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by Lindsey Forson

Professional photography is undoubtedly an art form. But the images you create are so much more than your art - they are your meal ticket... your livelihood... your blood, sweat, and tears. This is why copyright protection is so important to photographers, and this is why PPA works so hard to fight for strong and effective copyright laws.
 
Based on the level of importance for small-business copyright owners along with considerations of feasibility, PPA has narrowed down three primary priorities for legislative action:

1.  The creation of a small claims option for copyright enforcement

2.  Modifications to the current copyright registration process to improve functionality and have more photographers register their work

3.  Modernization of the United States Copyright Office

If you have kept up with our advocacy updates throughout the past year, you have heard about these priorities before. It is increasingly apparent that updates are underway. There is a real possibility that legislation will advance as soon as this year! Therefore, the time has also come for all photographers to form a (much) deeper insight into what each of these issues could mean for their businesses and why they are worthy of your support.
 
So why modernize the United States Copyright Office? Technological advancements have occurred at a much quicker rate than the federal government has been able to keep up with. This has become a big issue and greatly affects creators like you. As incredible as it seems, the U.S. Copyright Office is simply not properly equipped to operate in today's world and effectively meet your copyright needs. Its main three needs are: adequate administrative capacity, authority, and accountability. All of which are currently lacking, at least to a certain degree.

As is, the U.S. Copyright Office is not a federal agency. It is an office situated within the Library of Congress (LOC) and is really more like one department within a larger agency. This means that the Copyright Office's systems and processes are tied to the LOC's. Most people understand that the needs of the millions of creators throughout our nation who deal with copyright issues are very different than the needs of a library (a very important library, but a library nonetheless). We are talking about IT needs, staffing needs, and budgeting needs - just to name a few.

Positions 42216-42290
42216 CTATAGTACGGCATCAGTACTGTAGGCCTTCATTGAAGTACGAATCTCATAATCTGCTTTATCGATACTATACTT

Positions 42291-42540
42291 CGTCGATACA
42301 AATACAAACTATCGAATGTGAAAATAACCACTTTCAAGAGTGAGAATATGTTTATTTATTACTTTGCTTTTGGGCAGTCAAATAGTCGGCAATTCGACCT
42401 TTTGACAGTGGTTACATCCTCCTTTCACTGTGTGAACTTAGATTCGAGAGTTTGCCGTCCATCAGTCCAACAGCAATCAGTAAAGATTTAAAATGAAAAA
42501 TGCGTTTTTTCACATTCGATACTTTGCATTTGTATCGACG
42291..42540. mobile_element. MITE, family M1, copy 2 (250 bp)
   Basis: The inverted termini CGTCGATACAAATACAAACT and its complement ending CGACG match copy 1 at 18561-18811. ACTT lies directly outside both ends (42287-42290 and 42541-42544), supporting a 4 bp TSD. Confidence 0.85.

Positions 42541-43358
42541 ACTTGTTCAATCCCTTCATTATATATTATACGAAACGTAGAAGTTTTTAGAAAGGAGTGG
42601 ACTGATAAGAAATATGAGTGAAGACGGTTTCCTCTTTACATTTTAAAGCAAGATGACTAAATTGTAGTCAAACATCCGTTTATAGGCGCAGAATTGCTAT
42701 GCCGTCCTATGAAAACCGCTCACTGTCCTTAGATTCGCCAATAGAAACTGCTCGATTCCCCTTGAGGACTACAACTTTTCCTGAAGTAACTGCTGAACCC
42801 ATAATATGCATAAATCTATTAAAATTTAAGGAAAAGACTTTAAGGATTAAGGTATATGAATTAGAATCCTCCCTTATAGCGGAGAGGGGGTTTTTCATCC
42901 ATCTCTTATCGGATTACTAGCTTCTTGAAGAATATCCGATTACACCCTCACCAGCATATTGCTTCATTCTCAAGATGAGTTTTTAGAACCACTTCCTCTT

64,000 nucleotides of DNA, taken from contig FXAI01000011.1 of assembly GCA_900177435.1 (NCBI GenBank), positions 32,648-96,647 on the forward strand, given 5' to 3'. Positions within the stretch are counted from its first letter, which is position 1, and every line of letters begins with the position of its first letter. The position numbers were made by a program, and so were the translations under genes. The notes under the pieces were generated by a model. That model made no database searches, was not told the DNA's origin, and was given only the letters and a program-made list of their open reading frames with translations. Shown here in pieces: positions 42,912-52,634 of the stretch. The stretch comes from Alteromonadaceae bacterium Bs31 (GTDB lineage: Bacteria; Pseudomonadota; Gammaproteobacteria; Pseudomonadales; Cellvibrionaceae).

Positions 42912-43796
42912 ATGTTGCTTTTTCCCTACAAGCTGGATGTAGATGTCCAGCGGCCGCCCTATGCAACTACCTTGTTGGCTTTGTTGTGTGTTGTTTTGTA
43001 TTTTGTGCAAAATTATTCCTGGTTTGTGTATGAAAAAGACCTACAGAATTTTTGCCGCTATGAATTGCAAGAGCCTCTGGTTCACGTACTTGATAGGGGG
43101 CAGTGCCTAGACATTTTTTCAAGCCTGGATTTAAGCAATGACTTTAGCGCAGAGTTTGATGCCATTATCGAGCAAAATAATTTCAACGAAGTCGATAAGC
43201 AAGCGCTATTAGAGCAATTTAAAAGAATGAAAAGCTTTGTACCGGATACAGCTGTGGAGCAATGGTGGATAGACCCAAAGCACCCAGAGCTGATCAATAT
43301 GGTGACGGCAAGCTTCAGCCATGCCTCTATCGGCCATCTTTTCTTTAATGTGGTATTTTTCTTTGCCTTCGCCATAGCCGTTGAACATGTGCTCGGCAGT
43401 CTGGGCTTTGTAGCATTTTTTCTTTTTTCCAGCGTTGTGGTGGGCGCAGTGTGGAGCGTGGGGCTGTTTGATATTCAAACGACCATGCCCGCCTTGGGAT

by Lindsey Forson

Last week, PPA CEO David Trust, made his first trip of 2016 to Capitol Hill to continue PPA's advocacy for the rights of professional photographers. PPA's government affairs team is already hard at work preparing for the next trip later this month.  As you may have read in last week's copyright update, 2016 could be a very big year for small business copyright owners such as professional photographers! PPA is fighting for three primary priorities that have been identified as the most vital copyright concerns for the photographic industry which could be addressed through the current Congressional Copyright Review:

1.    The Creation of a Small Claims Option for Copyright Enforcement
2.    Modifications to the Copyright Registration process to improve participation and functionality
3.    Modernization of the United States Copyright Office

As the House Judiciary Committee winds down on their formal review of Copyright Law, the exciting thing is that some of their priorities are the same as ours! Several lawmakers who serve on this committee have identified Copyright Office Modernization and Copyright Small Claims as their desired accomplishments of the Copyright Review. Copyright registration issues could very well be addressed along with these topics as all three relate to copyright processes.
 
This means that actual legislation which specifically accomplishes PPA's priorities may make progress in Congress as early as this year and definitely within the next couple of years! In other words - over the past few years, there has been a whole lot of copyright talk on the Hill, and now is the time for some copyright action!

During last week's trip to DC, PPA's CEO met with key stakeholders from other copyright industries, including motion picture and music groups, to discuss copyright issues from the small business perspective. We are very excited to report that there is a great deal of cooperation and support of these priority issues within the entire copyright community. Through the Copyright Alliance, an association of copyright stakeholders which PPA belongs to, we will continue to band together to create the strongest and most unified voice possible.

Trust also met with offices of House Judiciary Committee members, including Congresswoman Chu, Congressman Collins, and Congressman Marino, who are all strong and outright advocates for improving the copyright system for small business creators through key legislative changes such as those PPA has prioritized. We thank these lawmakers for their strong support of creator's rights and will continue to work with these offices and others to help to advance legislation that would accomplish our goals.